Meta AI Launches Massively Multilingual Speech (MMS) Project: Introduc …

Significant advancements in speech technology have been made over the past decade, allowing it to be incorporated into various consumer items. It takes a lot of labeled data, in this case, many thousands of hours of audio with transcriptions, to train a good machine learning model for such jobs. This information only exists in some languages. For instance, out of the 7,000+ languages in use today, only about 100 are supported by current voice recognition algorithms. 

Recently, the amount of labeled data needed to construct speech systems have been drastically reduced because of self-supervised speech representations. Despite progress, major current efforts still only cover around 100 languages. 

Facebook’s Massively Multilingual Speech (MMS) project combines wav2vec 2.0 with a new dataset that contains labeled data for over 1,100 languages and unlabeled data for almost 4,000 languages to address some of these obstacles. Based on their findings, the Massively Multilingual Speech models are superior to the state-of-the-art methods and support ten times as many languages. 

Since the greatest available speech datasets only include up to 100 languages, their initial goal was to collect audio data for hundreds of languages. As a result, they looked to religious writings like the Bible, which have been translated into many languages and whose translations have been extensively examined for text-based language translation research. People have recorded themselves reading these translations and made the audio files available online. This research compiled a collection of New Testament readings in over 1,100 languages, yielding an average of 32 hours of data per language.

Their investigation reveals that the proposed models perform similarly well for male and female voices, even though this data is from a specific domain and is typically read by male speakers. Even though the recordings are religious, the research indicates that this does not unduly bias the model toward producing more religious language. According to the researchers, this is because they employ a Connectionist Temporal Classification strategy, which is more limited than large language models (LLMs) or sequence-to-sequence models for voice recognition.

The team preprocessed tha data by combining a highly efficient forced alignment approach that can handle recordings that are 20 minutes or longer with an alignment model that was trained using data from over 100 different languages. To eliminate possibly skewed information, they used numerous iterations of this procedure plus a cross-validation filtering step based on model accuracy. They integrated the alignment technique into PyTorch and made the alignment model publicly available so that other academics may use it to generate fresh speech datasets.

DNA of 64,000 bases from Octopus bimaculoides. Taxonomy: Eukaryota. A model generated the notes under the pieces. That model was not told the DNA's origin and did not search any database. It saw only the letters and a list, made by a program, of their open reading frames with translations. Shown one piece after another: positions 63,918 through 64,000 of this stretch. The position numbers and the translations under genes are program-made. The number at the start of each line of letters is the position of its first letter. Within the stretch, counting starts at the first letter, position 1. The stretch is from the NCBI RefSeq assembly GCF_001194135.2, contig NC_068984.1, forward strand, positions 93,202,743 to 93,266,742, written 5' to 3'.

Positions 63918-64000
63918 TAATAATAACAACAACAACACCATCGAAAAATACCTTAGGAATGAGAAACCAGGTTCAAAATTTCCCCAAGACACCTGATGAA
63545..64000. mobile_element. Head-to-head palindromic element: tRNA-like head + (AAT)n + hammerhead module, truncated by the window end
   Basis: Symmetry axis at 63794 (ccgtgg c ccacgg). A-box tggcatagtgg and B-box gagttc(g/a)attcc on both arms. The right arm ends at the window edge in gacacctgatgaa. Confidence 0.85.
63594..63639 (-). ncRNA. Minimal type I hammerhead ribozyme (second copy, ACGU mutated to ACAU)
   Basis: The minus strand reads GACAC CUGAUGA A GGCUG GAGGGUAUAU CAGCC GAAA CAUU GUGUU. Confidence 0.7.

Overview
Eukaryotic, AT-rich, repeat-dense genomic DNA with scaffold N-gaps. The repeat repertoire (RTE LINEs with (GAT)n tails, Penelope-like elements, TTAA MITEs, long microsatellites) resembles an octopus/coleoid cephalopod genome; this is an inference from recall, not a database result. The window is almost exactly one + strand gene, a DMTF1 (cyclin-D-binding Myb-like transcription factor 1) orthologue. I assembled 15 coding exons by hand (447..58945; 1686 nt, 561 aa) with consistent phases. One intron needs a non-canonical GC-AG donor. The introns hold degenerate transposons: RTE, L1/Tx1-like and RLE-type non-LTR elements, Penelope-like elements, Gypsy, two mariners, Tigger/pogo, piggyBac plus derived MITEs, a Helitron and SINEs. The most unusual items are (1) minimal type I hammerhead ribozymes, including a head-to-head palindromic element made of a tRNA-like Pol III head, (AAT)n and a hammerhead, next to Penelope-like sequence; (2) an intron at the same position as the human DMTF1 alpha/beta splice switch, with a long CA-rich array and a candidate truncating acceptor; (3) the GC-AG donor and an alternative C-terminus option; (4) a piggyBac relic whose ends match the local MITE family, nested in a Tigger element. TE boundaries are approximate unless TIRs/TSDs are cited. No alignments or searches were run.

There is insufficient information to train traditional supervised speech recognition models with only 32 hours of data per language. The team relied on wav2vec 2.0 to train effective systems, drastically decreasing the quantity of previously required labeled data. Specifically, they used over 1,400 unique languages to train self-supervised models on over 500,000 hours of voice data, approximately five times more languages than any previous effort. 

The researchers employed pre-existing benchmark datasets like FLEURS to assess the performance of models trained on the Massively Multilingual Speech data. Using a 1B parameter wav2vec 2.0 model, they trained a multilingual speech recognition system on over 1,100 languages. The performance degrades slightly as the number of languages grows: The character mistake rate only goes up by roughly 0.4% from 61 to 1,107 languages, while the language coverage goes up by nearly 18 times.

Comparing the Massively Multilingual Speech data to OpenAI’s Whisper, the researchers discovered that models trained on the former achieve half the word error rate. At the same time, the latter covers 11 times as many languages. This illustrates that the model can compete favorably with the state-of-the-art in voice recognition.

The team also used their datasets and publicly available datasets like FLEURS and CommonVoice to train a language identification (LID) model for more than 4,000 languages. Then it tested it on the FLEURS LID challenge. The findings show that performance is still excellent even when 40 times as many languages are supported. They also developed speech synthesis systems for more than 1,100 languages. The majority of existing text-to-speech algorithms are trained on single-speaker voice datasets. 

The team foresees a world where one model can handle many speech tasks across all languages. While they did train individual models for each task—recognition, synthesis, and identification of language—they believe that in the future, a single model will be able to handle all of these functions and more, improving performance in every area.

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